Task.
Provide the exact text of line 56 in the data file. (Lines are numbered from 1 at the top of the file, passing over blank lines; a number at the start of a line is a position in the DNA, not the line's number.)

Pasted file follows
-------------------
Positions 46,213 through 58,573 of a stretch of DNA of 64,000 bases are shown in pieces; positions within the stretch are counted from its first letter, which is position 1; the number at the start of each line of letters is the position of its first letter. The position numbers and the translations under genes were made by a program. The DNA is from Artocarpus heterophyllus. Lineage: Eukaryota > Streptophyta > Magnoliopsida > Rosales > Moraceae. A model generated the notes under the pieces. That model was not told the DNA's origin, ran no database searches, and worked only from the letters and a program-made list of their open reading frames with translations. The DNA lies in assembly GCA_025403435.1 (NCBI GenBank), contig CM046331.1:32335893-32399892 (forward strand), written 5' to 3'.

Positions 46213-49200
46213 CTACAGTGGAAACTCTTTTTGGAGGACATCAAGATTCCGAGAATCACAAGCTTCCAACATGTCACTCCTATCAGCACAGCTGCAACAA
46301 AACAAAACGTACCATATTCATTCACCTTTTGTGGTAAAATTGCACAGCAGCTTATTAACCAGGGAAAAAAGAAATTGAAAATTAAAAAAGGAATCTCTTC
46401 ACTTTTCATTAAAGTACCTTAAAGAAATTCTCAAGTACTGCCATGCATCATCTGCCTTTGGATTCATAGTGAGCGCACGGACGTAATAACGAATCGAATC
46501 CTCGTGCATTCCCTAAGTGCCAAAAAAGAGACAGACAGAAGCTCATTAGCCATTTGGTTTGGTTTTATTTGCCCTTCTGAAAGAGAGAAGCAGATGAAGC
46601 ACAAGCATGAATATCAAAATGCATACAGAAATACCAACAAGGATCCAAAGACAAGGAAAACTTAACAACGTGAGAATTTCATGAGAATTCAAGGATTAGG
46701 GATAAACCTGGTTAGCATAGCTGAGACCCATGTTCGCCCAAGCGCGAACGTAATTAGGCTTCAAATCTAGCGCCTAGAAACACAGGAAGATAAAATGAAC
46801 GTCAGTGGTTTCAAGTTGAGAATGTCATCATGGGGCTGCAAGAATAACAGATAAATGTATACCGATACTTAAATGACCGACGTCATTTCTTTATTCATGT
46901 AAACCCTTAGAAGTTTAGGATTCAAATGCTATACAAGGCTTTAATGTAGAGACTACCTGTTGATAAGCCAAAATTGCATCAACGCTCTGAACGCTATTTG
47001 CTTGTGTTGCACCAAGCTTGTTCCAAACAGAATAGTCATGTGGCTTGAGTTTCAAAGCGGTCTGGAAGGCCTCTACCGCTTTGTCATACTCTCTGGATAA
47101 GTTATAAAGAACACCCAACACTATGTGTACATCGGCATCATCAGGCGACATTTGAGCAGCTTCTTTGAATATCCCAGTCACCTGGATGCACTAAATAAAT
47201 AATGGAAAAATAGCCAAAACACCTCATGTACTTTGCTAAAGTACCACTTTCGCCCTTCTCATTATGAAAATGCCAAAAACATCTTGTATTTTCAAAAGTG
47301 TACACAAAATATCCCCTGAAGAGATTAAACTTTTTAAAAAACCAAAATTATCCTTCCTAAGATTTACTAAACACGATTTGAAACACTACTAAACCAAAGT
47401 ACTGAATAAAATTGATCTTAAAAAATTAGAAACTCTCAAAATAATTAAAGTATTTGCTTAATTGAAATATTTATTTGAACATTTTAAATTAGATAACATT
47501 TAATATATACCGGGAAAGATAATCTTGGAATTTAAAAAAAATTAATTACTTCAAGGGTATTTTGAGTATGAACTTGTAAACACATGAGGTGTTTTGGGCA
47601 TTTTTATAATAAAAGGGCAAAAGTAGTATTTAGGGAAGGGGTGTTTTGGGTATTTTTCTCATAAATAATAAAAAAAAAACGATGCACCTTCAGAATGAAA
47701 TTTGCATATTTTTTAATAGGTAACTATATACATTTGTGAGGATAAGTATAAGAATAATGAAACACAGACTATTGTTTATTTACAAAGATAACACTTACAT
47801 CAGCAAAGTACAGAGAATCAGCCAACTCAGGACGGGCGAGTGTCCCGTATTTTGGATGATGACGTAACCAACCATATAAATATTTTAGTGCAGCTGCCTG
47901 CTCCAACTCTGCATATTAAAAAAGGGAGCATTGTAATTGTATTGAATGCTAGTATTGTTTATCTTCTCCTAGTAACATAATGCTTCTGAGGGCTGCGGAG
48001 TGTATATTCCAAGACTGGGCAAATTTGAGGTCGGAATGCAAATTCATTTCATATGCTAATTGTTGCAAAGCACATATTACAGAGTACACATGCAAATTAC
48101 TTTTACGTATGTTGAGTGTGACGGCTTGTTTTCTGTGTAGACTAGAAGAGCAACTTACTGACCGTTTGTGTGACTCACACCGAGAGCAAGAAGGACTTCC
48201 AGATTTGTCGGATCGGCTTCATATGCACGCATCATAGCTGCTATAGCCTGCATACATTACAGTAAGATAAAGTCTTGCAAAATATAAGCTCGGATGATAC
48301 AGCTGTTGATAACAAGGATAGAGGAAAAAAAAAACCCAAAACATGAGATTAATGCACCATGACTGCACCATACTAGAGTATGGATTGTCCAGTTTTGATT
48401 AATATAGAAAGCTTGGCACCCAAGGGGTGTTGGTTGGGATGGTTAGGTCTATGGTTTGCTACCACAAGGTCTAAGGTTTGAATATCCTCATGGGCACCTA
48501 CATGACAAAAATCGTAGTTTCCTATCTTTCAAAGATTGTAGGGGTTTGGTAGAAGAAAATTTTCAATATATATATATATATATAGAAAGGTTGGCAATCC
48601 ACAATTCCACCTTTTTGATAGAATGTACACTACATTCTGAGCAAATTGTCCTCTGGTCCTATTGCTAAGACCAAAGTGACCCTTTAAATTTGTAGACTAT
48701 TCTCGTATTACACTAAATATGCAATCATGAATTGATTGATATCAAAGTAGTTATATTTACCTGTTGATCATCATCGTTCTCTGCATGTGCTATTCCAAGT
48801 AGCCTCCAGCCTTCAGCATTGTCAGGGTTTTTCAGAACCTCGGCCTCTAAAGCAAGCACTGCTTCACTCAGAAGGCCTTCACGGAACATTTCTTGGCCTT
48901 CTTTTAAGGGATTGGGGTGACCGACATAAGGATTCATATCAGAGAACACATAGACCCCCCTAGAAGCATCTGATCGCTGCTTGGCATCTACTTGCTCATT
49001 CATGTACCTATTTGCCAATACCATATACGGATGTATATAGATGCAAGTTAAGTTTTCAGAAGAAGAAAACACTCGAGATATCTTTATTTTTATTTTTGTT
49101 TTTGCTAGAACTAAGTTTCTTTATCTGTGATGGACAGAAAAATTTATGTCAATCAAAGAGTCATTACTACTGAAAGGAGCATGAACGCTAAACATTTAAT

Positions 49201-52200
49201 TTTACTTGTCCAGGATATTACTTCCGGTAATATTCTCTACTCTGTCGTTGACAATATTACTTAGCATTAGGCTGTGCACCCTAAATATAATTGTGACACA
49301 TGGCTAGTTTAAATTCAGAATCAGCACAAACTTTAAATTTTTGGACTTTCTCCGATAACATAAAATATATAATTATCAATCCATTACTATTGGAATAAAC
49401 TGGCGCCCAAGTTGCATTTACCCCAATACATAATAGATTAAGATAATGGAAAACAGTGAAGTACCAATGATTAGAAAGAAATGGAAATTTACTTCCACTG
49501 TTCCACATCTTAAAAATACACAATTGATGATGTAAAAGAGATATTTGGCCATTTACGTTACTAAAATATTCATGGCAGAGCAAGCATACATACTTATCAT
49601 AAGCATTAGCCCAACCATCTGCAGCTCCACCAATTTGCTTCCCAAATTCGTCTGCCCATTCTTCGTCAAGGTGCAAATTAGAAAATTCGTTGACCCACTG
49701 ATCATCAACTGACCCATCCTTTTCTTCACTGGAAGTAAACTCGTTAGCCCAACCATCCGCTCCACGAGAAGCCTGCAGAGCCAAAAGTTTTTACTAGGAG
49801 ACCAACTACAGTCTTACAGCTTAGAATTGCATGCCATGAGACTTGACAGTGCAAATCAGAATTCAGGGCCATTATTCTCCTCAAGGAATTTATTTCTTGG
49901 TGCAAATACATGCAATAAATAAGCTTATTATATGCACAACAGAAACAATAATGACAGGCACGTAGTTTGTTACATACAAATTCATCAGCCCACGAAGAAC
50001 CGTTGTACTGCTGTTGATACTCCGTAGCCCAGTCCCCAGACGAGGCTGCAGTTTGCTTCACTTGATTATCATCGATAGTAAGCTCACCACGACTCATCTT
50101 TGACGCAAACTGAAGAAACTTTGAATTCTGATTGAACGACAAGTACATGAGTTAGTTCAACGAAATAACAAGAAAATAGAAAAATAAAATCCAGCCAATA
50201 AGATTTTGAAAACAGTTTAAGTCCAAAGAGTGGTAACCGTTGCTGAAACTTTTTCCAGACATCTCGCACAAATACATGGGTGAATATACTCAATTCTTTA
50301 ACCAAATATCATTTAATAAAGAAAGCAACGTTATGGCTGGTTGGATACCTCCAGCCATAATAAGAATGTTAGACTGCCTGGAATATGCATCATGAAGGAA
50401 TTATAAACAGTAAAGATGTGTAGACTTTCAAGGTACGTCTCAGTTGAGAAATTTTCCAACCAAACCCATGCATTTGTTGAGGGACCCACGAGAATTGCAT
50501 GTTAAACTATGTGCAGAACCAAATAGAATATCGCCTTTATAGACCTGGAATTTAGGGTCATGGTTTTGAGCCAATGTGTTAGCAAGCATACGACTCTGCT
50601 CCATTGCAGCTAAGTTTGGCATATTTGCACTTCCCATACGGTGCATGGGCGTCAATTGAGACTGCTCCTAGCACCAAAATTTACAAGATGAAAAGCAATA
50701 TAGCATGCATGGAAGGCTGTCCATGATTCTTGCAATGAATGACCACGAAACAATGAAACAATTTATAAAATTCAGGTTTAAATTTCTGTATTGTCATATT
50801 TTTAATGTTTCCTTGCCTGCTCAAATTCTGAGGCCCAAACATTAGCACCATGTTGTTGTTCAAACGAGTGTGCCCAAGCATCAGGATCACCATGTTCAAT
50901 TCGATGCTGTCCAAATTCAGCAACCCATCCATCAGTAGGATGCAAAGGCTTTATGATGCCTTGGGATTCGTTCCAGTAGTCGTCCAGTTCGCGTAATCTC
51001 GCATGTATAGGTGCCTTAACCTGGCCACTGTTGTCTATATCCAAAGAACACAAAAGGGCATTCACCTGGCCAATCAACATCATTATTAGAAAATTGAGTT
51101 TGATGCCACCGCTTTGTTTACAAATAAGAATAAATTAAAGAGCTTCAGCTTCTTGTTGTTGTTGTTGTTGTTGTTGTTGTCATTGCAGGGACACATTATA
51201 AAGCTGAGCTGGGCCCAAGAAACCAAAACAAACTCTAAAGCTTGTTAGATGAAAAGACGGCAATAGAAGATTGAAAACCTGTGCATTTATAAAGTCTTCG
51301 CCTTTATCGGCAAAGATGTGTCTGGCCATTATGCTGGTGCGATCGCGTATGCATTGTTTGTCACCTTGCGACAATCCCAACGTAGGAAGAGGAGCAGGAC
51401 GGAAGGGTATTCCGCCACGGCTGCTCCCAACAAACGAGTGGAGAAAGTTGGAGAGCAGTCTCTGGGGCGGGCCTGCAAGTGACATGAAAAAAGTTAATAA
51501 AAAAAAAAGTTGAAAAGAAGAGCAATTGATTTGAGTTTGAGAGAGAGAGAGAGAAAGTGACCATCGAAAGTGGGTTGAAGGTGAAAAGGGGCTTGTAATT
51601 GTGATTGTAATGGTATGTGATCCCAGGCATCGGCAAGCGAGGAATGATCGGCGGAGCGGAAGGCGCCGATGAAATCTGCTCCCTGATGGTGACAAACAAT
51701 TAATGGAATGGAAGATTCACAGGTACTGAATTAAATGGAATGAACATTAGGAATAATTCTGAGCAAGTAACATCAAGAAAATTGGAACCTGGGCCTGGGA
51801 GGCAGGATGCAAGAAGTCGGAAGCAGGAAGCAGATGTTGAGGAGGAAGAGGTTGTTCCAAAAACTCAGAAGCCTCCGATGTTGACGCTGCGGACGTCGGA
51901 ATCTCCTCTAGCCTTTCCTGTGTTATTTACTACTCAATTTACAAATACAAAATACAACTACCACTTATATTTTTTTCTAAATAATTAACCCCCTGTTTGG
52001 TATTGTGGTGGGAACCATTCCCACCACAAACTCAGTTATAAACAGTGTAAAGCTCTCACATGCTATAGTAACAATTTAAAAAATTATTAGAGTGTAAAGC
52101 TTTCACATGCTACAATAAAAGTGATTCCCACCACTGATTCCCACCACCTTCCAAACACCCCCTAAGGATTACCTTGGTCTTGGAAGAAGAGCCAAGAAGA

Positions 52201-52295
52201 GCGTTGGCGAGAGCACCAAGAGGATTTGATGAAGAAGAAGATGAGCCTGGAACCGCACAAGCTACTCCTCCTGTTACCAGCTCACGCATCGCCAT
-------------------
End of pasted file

51401 GGAAGGGTATTCCGCCACGGCTGCTCCCAACAAACGAGTGGAGAAAGTTGGAGAGCAGTCTCTGGGGCGGGCCTGCAAGTGACATGAAAAAAGTTAATAA